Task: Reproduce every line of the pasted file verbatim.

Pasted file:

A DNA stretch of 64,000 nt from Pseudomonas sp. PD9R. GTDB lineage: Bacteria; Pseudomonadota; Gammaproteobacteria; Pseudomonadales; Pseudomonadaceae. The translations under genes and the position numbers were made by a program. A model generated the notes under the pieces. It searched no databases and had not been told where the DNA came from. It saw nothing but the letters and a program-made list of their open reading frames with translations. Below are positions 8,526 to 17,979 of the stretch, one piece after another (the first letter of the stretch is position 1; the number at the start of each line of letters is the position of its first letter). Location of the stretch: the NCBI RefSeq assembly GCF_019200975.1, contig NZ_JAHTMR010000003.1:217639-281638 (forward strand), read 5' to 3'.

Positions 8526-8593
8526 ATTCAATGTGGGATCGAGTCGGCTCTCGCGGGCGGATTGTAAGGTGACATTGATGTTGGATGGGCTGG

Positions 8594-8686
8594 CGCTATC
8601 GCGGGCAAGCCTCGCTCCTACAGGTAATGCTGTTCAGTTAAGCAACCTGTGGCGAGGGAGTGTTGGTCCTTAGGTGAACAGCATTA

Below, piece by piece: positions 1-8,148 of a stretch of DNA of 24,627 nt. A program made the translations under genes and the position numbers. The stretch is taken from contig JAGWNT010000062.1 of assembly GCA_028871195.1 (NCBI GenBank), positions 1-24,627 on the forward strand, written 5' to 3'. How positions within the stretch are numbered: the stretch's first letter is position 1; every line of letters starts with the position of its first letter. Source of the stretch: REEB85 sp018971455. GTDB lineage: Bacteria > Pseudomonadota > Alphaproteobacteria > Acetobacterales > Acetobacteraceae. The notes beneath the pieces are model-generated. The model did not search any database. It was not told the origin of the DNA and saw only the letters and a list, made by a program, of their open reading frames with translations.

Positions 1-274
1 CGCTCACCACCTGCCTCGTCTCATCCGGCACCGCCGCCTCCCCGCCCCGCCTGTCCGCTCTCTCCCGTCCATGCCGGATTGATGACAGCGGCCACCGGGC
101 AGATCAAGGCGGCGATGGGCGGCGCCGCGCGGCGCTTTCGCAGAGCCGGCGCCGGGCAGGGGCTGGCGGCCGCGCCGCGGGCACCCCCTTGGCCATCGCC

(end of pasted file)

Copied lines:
A DNA stretch of 64,000 nt from Pseudomonas sp. PD9R. GTDB lineage: Bacteria; Pseudomonadota; Gammaproteobacteria; Pseudomonadales; Pseudomonadaceae. The translations under genes and the position numbers were made by a program. A model generated the notes under the pieces. It searched no databases and had not been told where the DNA came from. It saw nothing but the letters and a program-made list of their open reading frames with translations. Below are positions 8,526 to 17,979 of the stretch, one piece after another (the first letter of the stretch is position 1; the number at the start of each line of letters is the position of its first letter). Location of the stretch: the NCBI RefSeq assembly GCF_019200975.1, contig NZ_JAHTMR010000003.1:217639-281638 (forward strand), read 5' to 3'.

Positions 8526-8593
8526 ATTCAATGTGGGATCGAGTCGGCTCTCGCGGGCGGATTGTAAGGTGACATTGATGTTGGATGGGCTGG

Positions 8594-8686
8594 CGCTATC
8601 GCGGGCAAGCCTCGCTCCTACAGGTAATGCTGTTCAGTTAAGCAACCTGTGGCGAGGGAGTGTTGGTCCTTAGGTGAACAGCATTA

Below, piece by piece: positions 1-8,148 of a stretch of DNA of 24,627 nt. A program made the translations under genes and the position numbers. The stretch is taken from contig JAGWNT010000062.1 of assembly GCA_028871195.1 (NCBI GenBank), positions 1-24,627 on the forward strand, written 5' to 3'. How positions within the stretch are numbered: the stretch's first letter is position 1; every line of letters starts with the position of its first letter. Source of the stretch: REEB85 sp018971455. GTDB lineage: Bacteria > Pseudomonadota > Alphaproteobacteria > Acetobacterales > Acetobacteraceae. The notes beneath the pieces are model-generated. The model did not search any database. It was not told the origin of the DNA and saw only the letters and a list, made by a program, of their open reading frames with translations.

Positions 1-274
1 CGCTCACCACCTGCCTCGTCTCATCCGGCACCGCCGCCTCCCCGCCCCGCCTGTCCGCTCTCTCCCGTCCATGCCGGATTGATGACAGCGGCCACCGGGC
101 AGATCAAGGCGGCGATGGGCGGCGCCGCGCGGCGCTTTCGCAGAGCCGGCGCCGGGCAGGGGCTGGCGGCCGCGCCGCGGGCACCCCCTTGGCCATCGCC